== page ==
Libya's premier was due to meet local authorities in Benghazi on Sunday, a government source said, as special forces units patrolled the city a day after clashes with gunmen killed six soldiers.
Prime Minister Ali Zeidan was due to travel to the eastern city with members of his government to discuss the security situation, the source said on condition of anonymity.
An onlooker in Benghazi told AFP that "special forces soldiers have been deployed in the city and patrolled the streets, which are calm again".
Amid the trouble and its aftermath, Libya's highest political authority, the General National Congress, postponed a vote to choose a replacement for its head, Mohamed al-Megaryef.
Megaryef resigned on May 28 after the GNC adopted a law banning officials who had served under ousted dictator Moamer Kadhafi from government jobs.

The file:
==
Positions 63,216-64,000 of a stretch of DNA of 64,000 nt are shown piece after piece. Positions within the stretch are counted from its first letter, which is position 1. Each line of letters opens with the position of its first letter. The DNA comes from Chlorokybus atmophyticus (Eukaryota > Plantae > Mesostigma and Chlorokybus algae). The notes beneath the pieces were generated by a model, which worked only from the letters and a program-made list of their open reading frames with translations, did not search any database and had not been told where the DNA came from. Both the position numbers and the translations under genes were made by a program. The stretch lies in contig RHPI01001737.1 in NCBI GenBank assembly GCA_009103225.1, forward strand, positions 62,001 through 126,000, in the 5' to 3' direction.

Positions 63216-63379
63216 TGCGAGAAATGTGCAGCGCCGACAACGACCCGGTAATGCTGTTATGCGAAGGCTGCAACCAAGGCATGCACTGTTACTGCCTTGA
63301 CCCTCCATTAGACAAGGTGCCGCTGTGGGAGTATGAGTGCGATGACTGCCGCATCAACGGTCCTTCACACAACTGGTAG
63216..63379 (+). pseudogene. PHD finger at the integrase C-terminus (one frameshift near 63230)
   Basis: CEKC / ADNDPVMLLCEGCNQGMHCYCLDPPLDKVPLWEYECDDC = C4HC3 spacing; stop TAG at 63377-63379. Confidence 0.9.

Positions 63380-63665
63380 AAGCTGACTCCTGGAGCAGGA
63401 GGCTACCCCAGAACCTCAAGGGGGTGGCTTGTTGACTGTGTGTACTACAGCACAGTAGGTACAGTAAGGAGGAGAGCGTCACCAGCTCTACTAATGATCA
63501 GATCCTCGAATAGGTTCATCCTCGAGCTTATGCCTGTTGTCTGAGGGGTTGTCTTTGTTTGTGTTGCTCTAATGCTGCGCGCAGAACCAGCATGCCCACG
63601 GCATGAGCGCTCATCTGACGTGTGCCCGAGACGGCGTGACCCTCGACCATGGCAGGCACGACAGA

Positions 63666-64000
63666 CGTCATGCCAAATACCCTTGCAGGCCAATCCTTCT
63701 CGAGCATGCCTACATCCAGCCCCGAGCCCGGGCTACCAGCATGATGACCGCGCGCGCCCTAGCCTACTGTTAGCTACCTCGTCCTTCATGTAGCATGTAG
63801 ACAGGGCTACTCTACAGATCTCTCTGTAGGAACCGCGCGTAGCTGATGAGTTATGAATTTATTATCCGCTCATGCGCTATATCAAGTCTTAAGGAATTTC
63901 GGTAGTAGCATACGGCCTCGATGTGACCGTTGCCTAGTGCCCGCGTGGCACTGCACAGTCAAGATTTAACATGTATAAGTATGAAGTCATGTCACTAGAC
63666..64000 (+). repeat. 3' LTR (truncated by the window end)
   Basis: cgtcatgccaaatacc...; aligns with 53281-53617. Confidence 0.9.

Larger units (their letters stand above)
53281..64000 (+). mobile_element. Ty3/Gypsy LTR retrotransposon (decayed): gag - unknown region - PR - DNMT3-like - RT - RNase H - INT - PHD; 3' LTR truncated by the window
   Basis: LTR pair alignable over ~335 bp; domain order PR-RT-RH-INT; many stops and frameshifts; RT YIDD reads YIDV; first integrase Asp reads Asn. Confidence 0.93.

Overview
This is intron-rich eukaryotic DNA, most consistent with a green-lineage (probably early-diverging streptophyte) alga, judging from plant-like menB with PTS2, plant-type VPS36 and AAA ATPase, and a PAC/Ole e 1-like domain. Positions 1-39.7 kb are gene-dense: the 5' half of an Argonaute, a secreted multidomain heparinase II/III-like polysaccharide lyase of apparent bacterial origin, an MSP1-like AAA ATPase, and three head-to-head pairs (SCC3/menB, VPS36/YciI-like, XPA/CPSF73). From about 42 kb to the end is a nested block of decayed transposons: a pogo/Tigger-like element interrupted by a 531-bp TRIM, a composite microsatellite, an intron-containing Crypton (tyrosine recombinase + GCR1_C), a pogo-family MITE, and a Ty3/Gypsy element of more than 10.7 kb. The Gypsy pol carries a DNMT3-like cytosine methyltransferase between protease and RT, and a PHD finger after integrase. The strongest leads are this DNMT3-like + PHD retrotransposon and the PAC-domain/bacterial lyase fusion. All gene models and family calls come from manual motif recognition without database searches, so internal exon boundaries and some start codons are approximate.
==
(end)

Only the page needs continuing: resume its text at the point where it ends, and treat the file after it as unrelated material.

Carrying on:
Elsewhere in Libya, gunmen shot dead an appeal court judge in the eastern town of Derna on Sunday, official news agency LANA cited the head of the court, Abdelaziz Trabelsi, as saying.
"Judge Mohammed Ibrahim Houidi, president of the criminal division, was killed on Sunday morning as he left the appeals court building in Derna," he said.
Trabelsi added that the attackers had fled immediately after the shooting, quoting witnesses.
Eastern Libya has been the scene of attacks targeting judges, soldiers and policemen who served under Kadhafi's regime.
Late on Saturday, Libya's grand mufti Sheikh Sadeq al-Ghariani called for residents of Benghazi to "stay calm" and unite during "this difficult phase that the country is passing through".
In a television appeal, Ghariani also urged the "General National Congress to open an investigation and put an end to this spiral of violence".
The head of the security forces' joint operations room, General Mohammed Sherif, said that "special forces have identified the attackers... and some of them have been arrested," without giving further details.
Clashes between elite forces and gunmen killed six soldiers and wounded five in Benghazi on Saturday, the military said.
Benghazi, the cradle of the uprising that ousted Kadhafi's regime in 2011, has been increasingly rattled by attacks on security forces and Western interests, often blamed on Islamists.